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The sweat lodge (also called sweat house, medicine lodge, or medicine house) is a ceremonial sauna and an important ritual used by some North American First Nations or Native American peoples. There are several styles of sweat lodges that include a domed or oblong hut similar to a wickiup, a teepee, or even a simple hole dug into the ground and covered with planks or tree trunks. Stones are typically heated in an exterior fire[1] and then placed in a central pit in the ground. Often the stones are granite and they glow red in the dark lodge.

File:Sweat lodge nez.jpg

World examplesEdit

One of the early non-Indian occurrences can be found in the fifth century BC, when Scythians constructed pole and woolen cloth sweat lodges.[2]

Native Americans in many regions employed the sweat lodge. For example, Chumash peoples (present day San Luis Obispo County, California) built sweat lodges in coastal areas[3] in association with habitation sites.


Rituals and traditions vary from region to region and tribe to tribe. They often include prayers, drumming, and offerings to the spirit world. Often easier methods are discovered and used, such as using a lighter to start the fire, and using a truck to haul wood and rocks. Even the use of a pitch fork, shovel, and canvas would not be of the oldest traditions. These ceremonies can change over time as certain needs arise. A sweat lodge can be a part of, or a beginning component of another, longer ceremony such as a Sun Dance. Some common practices and key elements associated with sweat lodges include:

  • Orientation – The door usually faces the fire, forming a duality between the lodge and the fire. This duality is, in many traditions, symbolic of the male-female or heaven-earth dualities. Directions usually have distinct symbolism in Native American ceremonies. The lodge may be oriented within its environment for a specific purpose; for example, a lodge constructed near a lake could be run with the intention of connecting to the spirit of the lake. Placement and orientation of the lodge within its environment often facilitates the ceremony's connection with the spirit world.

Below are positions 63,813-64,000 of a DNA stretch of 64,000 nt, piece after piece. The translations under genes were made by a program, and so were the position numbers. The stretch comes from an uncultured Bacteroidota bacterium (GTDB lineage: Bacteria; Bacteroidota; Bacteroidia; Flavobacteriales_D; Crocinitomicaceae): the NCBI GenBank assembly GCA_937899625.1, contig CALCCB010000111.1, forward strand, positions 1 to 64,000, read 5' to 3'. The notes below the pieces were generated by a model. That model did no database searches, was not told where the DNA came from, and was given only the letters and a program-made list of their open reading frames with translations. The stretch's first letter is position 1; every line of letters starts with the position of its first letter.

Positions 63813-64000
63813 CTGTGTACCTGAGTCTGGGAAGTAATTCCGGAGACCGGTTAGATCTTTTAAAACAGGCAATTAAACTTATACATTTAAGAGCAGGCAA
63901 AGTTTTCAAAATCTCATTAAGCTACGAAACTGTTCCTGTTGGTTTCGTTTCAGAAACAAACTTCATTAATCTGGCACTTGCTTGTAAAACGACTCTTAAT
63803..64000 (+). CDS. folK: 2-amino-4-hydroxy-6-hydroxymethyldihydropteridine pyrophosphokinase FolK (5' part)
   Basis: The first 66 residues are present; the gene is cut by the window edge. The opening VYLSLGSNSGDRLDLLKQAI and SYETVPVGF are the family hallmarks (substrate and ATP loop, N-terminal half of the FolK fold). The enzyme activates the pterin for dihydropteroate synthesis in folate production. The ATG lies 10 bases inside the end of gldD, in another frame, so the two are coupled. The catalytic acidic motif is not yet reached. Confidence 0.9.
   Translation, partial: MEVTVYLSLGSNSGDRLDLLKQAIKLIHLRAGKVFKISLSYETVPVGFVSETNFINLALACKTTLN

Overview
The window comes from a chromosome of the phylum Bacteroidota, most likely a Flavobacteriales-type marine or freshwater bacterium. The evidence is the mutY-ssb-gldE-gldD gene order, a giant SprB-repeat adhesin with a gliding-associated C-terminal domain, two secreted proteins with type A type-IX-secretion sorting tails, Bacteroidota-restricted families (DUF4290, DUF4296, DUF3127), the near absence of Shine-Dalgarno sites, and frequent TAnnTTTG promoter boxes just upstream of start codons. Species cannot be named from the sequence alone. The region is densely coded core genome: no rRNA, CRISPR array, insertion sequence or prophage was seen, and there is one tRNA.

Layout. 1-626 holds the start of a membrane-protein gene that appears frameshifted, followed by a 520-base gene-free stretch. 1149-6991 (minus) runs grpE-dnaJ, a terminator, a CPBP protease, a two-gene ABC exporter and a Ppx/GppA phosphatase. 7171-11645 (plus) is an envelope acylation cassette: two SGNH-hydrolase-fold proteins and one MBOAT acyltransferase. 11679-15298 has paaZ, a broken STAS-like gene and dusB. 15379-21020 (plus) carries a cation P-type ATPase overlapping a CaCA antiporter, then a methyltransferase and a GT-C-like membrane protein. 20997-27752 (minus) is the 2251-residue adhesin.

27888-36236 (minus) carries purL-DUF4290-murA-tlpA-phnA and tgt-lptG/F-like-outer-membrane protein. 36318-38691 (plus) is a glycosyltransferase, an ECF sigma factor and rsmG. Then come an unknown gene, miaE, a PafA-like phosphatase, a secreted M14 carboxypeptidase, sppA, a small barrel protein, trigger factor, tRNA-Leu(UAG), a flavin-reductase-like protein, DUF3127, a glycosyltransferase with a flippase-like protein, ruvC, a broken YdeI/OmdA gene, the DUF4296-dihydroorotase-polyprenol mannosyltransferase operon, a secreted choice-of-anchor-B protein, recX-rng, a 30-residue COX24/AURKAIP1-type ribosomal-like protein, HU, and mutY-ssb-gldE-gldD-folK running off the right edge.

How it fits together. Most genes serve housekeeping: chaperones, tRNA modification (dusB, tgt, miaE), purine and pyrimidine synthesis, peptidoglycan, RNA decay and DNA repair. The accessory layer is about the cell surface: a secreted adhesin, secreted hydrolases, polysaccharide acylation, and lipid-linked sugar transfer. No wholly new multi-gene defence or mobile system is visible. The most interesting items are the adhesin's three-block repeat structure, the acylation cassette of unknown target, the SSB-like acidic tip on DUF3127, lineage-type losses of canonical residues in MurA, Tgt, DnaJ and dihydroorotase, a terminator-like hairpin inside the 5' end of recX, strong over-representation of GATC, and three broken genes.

• Construction – The lodge is generally built with great care and with respect to the environment and to the materials being used. Many traditions construct the lodge in complete silence, some have a drum playing while they build, other traditions have the builders fast during construction. Often, tobacco is placed in each hole made into the Earth and prayed over before the willow pole is placed.
  • Clothing – In traditional lodges, participants are naked. In more comtemporary lodges participants wear a simple brief garment or towel and nudity is most common with male only lodges. Where aversion to nudity is stronger, and where traditions vary, participants may be more fully clothed.
  • Offerings – Tobacco, sweet grass, redcedar or white cedar, and other plants are often used to make prayers, give thanks or make other offerings. They can be smoked in a stone pipe, sprinkled on the hot stones or offered to the fire. Prayer ties are also made in many traditions to set the intention of the lodge, show gratitude, purify one's self before the lodge, summon support from the spirit world, and other such purposes.
  • Support – In many traditions, one or more persons (sometimes called "dog soldiers") will remain outside the sweat lodge to protect the ceremony, and assist the participants. Sometimes they will help tend the fire and place the hot stones, though usually this is done by a designated firekeeper. In another instance, a person that sits in the lodge, next to the door, is charged with protecting the ceremony, and maintaining lodge etiquette.